Are members of Australia’s LGBTQI community suffering from domestic violence that is not being counted in statistics? And are there specific differences in how domestic violence is experienced in LGBTQI relationships?
There is currently no national data collection on Australian LGBTQI people nor figures on those affected by sexual, domestic and family violence, say experts quoted in an article in the Western Advocate.
Abuse is thought to occur at “similar if not higher rates” to the heterosexual community, according to Domestic Violence NSW spokesperson Renata Field. But associate director Kai Noonan from NSW queer health organisation ACON says “not being counted leads to not being seen”.
Obtaining accurate figures can sometimes be hampered by issues such as the fact that LGBTQI people may experience barriers to reporting domestic violence to authorities, and accessing services, due to fears of discrimination or frustrations over “a need to educate professionals about their identity and relationships”.
Noonan says those in the LGBTQI community may also have a “higher threshold when it comes to tolerating abuse”, due to the conditioning of a lifetime of discrimination they have already experienced as a minority group.
How might abuse differ in LGBTQI relationships?
One transgender person described their abuse in similar terms as heterosexual victims might, as “physical, emotional, psychological, sexual and financial abuse”. However, they offered insight into several unique aspects of domestic abuse. This includes the disrespect of bodily boundaries which may be more salient to LGBTQI people, as well as threats of being outed which is an example of coercive control.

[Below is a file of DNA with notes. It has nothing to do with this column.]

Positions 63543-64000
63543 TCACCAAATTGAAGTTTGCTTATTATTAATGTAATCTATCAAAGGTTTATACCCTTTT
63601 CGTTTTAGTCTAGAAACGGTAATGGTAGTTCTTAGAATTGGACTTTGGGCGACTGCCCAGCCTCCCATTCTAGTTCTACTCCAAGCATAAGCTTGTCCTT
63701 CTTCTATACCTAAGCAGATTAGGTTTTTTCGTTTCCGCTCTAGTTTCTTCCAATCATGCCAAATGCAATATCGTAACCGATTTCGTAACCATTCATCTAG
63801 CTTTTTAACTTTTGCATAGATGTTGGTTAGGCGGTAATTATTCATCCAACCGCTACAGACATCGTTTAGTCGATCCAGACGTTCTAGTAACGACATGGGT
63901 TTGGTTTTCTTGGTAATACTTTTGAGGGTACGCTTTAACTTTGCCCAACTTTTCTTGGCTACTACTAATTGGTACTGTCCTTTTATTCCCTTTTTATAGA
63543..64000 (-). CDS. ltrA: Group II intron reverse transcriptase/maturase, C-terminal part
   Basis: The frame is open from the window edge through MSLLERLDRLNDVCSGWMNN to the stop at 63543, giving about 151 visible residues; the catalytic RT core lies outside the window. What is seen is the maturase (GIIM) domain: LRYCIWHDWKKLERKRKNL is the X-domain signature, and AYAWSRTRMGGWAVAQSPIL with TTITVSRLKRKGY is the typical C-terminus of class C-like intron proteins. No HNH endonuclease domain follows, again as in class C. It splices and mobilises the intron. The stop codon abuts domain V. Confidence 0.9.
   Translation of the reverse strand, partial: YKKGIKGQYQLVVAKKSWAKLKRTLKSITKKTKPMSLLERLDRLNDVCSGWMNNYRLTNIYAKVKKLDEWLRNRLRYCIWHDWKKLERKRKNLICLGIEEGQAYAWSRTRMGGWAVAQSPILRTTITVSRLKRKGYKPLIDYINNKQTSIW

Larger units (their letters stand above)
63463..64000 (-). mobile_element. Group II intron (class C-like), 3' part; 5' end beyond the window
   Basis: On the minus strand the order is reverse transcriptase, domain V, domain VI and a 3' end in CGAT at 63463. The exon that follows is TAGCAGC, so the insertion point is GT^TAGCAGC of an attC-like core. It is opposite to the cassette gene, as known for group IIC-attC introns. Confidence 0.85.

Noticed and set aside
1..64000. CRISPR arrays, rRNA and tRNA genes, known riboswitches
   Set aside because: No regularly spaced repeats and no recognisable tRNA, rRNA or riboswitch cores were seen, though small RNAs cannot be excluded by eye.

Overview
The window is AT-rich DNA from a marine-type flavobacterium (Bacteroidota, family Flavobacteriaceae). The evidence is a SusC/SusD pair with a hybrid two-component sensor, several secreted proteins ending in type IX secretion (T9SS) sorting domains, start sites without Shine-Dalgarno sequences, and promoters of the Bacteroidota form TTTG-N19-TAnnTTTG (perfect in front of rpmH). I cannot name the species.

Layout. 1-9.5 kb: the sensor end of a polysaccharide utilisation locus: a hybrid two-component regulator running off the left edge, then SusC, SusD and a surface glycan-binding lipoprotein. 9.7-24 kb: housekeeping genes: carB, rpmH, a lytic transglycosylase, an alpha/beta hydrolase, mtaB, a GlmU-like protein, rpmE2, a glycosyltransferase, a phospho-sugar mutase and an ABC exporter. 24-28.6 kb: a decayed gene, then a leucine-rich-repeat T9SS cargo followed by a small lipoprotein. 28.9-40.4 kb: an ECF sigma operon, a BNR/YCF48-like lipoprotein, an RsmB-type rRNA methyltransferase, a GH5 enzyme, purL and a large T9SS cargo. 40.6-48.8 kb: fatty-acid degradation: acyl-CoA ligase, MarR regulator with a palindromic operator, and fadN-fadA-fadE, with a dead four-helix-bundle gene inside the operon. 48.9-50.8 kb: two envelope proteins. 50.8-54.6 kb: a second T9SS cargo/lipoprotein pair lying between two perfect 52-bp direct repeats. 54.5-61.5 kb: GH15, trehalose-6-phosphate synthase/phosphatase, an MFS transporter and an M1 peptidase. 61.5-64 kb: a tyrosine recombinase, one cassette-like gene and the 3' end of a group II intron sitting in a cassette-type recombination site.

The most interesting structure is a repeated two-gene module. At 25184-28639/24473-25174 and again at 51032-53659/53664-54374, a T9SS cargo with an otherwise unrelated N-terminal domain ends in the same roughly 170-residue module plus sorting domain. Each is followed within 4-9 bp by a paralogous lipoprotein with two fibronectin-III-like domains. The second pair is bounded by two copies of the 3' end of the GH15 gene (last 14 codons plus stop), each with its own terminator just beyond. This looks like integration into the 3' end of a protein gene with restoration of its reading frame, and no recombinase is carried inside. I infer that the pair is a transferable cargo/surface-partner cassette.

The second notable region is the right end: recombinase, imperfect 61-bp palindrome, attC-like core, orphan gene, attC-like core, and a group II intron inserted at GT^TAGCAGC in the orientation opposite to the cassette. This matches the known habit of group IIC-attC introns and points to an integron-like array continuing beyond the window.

Where to now?
With the reality that domestic abuse behaviours may vary in LGBTQI relationships, it’s argued the community and professional bodies need more awareness of different warning signs and different abusive behaviours.
The belief is that the inclusion of the LGBTQI community in debates and campaigns relating to domestic and family violence is needed in order to ultimately provide better targeted services and support.
“Unfortunately there are no funded specialist DV services in NSW so LGBTQI people are at greater risk of harm from DV than ever,” Ms Field of Domestic Violence NSW said.
Criminalising coercive control
Some have argued that it would greatly assist the LGBTQI community—as well as the heterosexual community—if coercive control were to be criminalised in all jurisdictions in Australia. Currently, Tasmania is the only jurisdiction to have made particular coercive controlling behaviours (economic abuse and emotional abuse) criminal offences.
Coercive control is a collection of behaviours designed to strip someone of their sense of autonomy and self-worth. Some examples of these behaviours include removing contacts from a partner’s social media, dictating where and when their partner sleeps and eats, threats of self-harm if the relationship ends, and physical violence.
The debate on whether a new offence is necessary or whether existing laws are sufficient centres around issues such as: the problem of how to define the behaviours to include, police training and education, and how to prove coercion in the courts.
“Violence in LGBTQ communities can be understood within the broader social context of marginalisation and discrimination faced by LGBTQ people,” Noonan said. “It is only through addressing broader views that LGBTQ people and their relationships are less valid and worthy that we can start to address the drivers of violence within our relationships.”
If you need family law advice, please contact Canberra family lawyer Cristina Huesch or one of our other experienced solicitors here at Alliance Family Law on (02) 6223 2400.
Please note our blogs are not legal advice. For information on how to obtain the correct legal advice, please contact Alliance Family Law.